For pity — warmed as from your bridal couch.
He moaned: No pity lightens Me when down
Before Invisible Desire Immense
I waste for wisdom, eager for His frown,
Half-blinded by the blank earth's insolence.
His echoes thus I also voiced when her
Prayers hung like shackles sore about my feet.
Thy supplications, God, I watched them stir
The world with springtime, and the world was sweet.
Yea, even I, when warm her lips were mine,
Which begged my mercy, dallied, whispering
And high in heaven I caught her soul divine,
Thrilled by her burning body passionate.
DOWN crumbling steeps I galloped fast;
Swart cliffs and gullies on each hand
Engulfed the night; dry, yellow sand,
Far-strewn with wreckage, gaped aghast.
Alone I swayed; deep in the night
Hooves beat away, and faces dark
Rose surging, menacing; and stark
Squat shapes swung backward, feigning flight.
With scarce a murmur from the sea,
Gashed, scarred, and sullen, sinuous.
Long billows foamed, and even thus
The white-fanged waves leered up at me.
Before me and around, the blind
Earth stirred; a sigh of sick despair
Sobbed, stifled, through the sluggish air;
Black horror urged me from behind.
I knew not whence I fled, nor why;
Fear paled within me, and desire
Shrank, spurting like an ebbing fire;
Hope mocked me from the pallid sky.
And whither I should flee, or whence
Had fled, I knew not. Like one grin
The grey, grimacing tide swept in;
Far tumult shook the darkness dense.
Forever strong to fleer and flout,
Wild sea-rack eddied nearer yet;
My sorry limbs were sore with sweat,
My livid soul consumed by doubt.
And red scorn from aloft shone wide;
Black from the sky grey waters raped
Incestuous waves; and, terror-shaped,
My eyes surveyed the grinning tide.
Strange shudderings whimpered far and near;
My vision quailed; derisive forms
Approached, and, gibbering, gibed in swarms;
They touched me, and I ceased to fear!
And ocean, earth, and sky, effete.
Were shown but witless growths of Time —
Sudden my soul burst forth sublime
With budding wisdom, violet-sweet !
But now awoken, wistfully
I envy him who watched aghast
That frantic rabble weltering past,
The scowling sky and loathsome sea;
For barely breathes an echo thence
When that one moment thrilled with light,
Whose memory taunts and daunts my plight,
And chokes me with my diffidence.
A WORLD for laughter, this
Live earth-abyss I
Around the glad gods sit
And gloat on it,
While tottering men dare tread,
Tiptoe among the dead:
Watch how they shrink!
Toys for the high ones,
Noise for the sky-ones —
Up from earth's edge
This cup let us pledge;
Yet in a blink
Their lives and ours are one,
Sure as the sun!
Mark out each merry god.
Jerk him a nod
Up from earth's brink!
Now to them quaffing,
Bow to them laughing —
A world of wanton flowers
This heaven of ours,
Whence gods touch life in men,
We gods, and when
We choose they die, and so
Are puppets in their woe,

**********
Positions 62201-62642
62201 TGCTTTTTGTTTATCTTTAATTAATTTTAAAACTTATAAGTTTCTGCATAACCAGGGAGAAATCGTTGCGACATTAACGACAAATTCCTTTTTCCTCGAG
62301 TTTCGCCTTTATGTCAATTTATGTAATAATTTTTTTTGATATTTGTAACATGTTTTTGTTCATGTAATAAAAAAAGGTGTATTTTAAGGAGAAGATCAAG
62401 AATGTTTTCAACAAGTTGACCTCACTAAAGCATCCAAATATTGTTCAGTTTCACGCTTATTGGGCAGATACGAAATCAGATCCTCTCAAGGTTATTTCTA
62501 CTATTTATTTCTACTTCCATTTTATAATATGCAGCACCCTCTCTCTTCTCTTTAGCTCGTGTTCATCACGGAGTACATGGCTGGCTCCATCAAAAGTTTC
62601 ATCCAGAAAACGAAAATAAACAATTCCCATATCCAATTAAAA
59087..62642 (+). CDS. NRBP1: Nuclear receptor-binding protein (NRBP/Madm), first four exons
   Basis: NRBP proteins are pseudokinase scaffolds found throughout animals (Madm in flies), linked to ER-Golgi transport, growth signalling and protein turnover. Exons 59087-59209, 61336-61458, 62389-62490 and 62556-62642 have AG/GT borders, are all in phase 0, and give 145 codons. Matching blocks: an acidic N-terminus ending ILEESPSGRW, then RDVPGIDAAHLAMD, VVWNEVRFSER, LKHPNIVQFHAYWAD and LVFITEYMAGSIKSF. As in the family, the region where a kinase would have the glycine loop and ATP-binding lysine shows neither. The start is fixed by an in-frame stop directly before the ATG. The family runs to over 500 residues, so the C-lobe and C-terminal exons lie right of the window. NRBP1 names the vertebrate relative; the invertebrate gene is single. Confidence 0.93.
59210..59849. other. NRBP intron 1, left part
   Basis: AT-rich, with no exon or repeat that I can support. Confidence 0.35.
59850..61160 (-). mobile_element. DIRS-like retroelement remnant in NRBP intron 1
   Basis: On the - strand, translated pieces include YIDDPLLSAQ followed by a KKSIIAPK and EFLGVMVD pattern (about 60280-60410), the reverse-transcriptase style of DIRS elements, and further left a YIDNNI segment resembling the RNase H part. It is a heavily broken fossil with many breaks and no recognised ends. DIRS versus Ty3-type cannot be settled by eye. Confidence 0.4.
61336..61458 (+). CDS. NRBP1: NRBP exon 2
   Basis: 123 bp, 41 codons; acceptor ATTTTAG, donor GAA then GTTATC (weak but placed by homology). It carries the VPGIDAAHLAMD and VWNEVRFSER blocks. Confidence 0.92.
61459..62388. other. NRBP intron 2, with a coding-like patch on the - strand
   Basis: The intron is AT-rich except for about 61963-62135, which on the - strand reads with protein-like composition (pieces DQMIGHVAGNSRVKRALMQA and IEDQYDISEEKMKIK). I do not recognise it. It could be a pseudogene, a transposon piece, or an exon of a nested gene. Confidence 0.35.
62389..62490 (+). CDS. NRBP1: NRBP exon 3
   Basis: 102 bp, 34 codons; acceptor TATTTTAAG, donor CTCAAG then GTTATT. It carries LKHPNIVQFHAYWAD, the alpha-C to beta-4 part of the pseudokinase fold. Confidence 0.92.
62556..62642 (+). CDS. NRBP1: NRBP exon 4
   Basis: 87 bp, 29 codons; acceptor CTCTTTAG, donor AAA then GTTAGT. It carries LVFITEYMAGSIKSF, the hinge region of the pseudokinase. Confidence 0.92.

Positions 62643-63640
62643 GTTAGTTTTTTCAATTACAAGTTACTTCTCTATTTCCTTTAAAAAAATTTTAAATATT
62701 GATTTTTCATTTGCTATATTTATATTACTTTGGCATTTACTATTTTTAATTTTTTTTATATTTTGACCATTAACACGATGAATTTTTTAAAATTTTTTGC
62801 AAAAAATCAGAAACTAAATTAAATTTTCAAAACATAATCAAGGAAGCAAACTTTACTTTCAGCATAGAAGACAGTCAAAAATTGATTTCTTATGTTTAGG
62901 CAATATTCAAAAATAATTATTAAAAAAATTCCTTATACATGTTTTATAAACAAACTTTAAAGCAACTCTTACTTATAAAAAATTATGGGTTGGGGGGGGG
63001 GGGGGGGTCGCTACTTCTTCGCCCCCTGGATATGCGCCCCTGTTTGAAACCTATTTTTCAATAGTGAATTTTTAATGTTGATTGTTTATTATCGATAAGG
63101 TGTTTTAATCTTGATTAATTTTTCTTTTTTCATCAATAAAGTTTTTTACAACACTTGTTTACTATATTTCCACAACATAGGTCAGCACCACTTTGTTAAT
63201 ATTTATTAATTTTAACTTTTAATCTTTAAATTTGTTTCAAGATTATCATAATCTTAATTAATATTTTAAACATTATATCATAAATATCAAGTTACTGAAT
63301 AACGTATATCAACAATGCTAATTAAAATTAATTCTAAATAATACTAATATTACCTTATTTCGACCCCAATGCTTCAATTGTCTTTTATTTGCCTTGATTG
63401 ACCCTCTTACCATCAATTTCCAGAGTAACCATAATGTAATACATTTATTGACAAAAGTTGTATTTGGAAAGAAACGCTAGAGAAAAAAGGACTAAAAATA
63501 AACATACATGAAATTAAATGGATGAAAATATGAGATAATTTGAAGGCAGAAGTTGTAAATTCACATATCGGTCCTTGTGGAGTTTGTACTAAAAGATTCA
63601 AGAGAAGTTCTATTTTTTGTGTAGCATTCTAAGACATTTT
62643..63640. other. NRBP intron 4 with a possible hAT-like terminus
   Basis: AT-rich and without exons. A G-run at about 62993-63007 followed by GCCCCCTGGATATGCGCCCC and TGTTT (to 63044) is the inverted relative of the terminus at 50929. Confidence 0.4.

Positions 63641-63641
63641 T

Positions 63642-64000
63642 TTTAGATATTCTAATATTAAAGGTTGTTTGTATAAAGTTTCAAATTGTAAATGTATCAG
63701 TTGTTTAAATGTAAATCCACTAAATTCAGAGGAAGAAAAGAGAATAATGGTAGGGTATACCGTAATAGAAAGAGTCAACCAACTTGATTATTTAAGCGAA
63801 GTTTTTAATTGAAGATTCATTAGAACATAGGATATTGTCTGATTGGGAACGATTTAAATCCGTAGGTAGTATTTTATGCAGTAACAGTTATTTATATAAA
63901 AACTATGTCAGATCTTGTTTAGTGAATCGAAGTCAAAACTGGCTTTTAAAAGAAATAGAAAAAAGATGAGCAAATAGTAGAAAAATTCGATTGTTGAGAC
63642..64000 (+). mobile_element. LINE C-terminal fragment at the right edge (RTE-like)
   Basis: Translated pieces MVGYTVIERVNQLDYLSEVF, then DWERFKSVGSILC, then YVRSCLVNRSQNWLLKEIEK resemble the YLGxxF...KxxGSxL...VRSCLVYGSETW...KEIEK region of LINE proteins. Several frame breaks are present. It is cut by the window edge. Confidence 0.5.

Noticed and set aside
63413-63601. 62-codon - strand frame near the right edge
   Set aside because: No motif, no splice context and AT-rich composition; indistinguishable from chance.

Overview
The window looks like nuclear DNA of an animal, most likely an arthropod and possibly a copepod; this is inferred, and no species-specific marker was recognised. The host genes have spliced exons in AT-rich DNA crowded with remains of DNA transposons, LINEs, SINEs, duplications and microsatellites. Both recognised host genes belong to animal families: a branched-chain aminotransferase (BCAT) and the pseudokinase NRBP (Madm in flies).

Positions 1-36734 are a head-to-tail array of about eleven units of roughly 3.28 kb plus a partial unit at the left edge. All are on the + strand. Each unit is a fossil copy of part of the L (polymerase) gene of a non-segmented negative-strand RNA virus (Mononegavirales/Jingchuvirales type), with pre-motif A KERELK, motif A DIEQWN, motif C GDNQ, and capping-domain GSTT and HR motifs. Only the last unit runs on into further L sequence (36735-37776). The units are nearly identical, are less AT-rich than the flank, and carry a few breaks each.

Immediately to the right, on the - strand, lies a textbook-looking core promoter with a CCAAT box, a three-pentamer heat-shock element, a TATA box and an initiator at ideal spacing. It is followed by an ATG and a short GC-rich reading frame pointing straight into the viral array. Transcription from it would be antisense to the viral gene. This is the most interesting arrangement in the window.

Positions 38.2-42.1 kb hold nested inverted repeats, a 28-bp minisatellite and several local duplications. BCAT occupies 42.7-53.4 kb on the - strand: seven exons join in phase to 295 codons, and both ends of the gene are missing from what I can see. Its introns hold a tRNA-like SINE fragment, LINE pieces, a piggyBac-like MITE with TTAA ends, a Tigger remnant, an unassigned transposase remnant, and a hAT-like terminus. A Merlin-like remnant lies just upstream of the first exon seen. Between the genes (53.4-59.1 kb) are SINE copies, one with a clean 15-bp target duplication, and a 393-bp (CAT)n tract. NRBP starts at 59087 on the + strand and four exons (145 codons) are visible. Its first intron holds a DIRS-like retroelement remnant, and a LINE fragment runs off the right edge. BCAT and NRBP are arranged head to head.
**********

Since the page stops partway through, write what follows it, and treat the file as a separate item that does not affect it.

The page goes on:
Where down they sink.
Their pain is our pleasure,
Gain for our leisure —
Down on the earth,
Frown in your mirth;
Yet in a blink
Our lives and theirs are one
What shall they shun?
Mark how each self-sure face
Mimics our grace,
Up from earth's brink I
Fate schools them hereafter,
Fools for our laughter —
HROUGH pregnant past thousands of years,
They laboured, the gods, to mould me —
This creature that merits their jeers —
Their masterpiece I Laugh and behold me !
For, spurned from the tombs of their creeds.
Men scoff in their maddened elation.
This rabble that babbles and breeds 1
And such are the best of creation.
And so what a folly it were
Not to revel in all that is human !
I'd as soon not scoff at your care —
I'd as soon keep faith with a woman!
HOMAGE TO OBERON.
WHEN black midnight owls their hooting
Cease, and whisperings ebb and fall,
Buds are shaken,
And thin shooting
Tendrils waken —
Fairies call I
Gaily crickets from far thickets
Past the moss-grown garden wall
Time the fairies' footsteps there,
Merrily dancing, one and all;
And among these branches, where
Swift they flare and flutter, swinging,
Laughing, ringing, lightly flinging
Joy upon me with their singing —
I can touch them if I dare!
Through the long midsummer night, sweet
With cool dew on flower and grass —
Look how quick
Those bats their flight beat.
Up and flick
The moon and pass!
Over mellow hayfields yellow.
Starred with poppies red and sparse,
How frail fairies chuckling there
Watch some dainty elfin farce,
Or hunt snails, or from their lair
Green moths scare, for gliding, sailing,
Downward trailing, upward paling.
Half the bright sky they are veiling!
I can hear them everywhere !
ON MANLY BEACH.
IT has taken all time for that wave to swell,
Low-ridged, from the ocean over the bay.
While cEons withered and nations fell,
Precursors fixed for this moment's sway,
Till swift, like a frosted sword, should reach
Waters running with foam and spray,
Loud and white to the peopled beach,
In the sheen of the westering day.
Down, far down in the gulfs of Time,
Crumbling centuries, heap on heap,
Rot forgotten ere world and clime
Split the chaos of timeless sleep.
Numberless ages, in limitless space,
Bore this day that that wave might sweep.
As forth from the worlds they create and efface.
Back into the silence deep.
Down and down with each breath they sink,
Grim, spectral throbbings of Time outworn.
Through depthless, visionless vaults they shrink —
Blind forever to dusk and dawn —
Wraiths potential that huddle and cower,
Vacant and voiceless, long forsworn,
That this wave might flash, rush forward, and shower
Alive in its flight forlorn.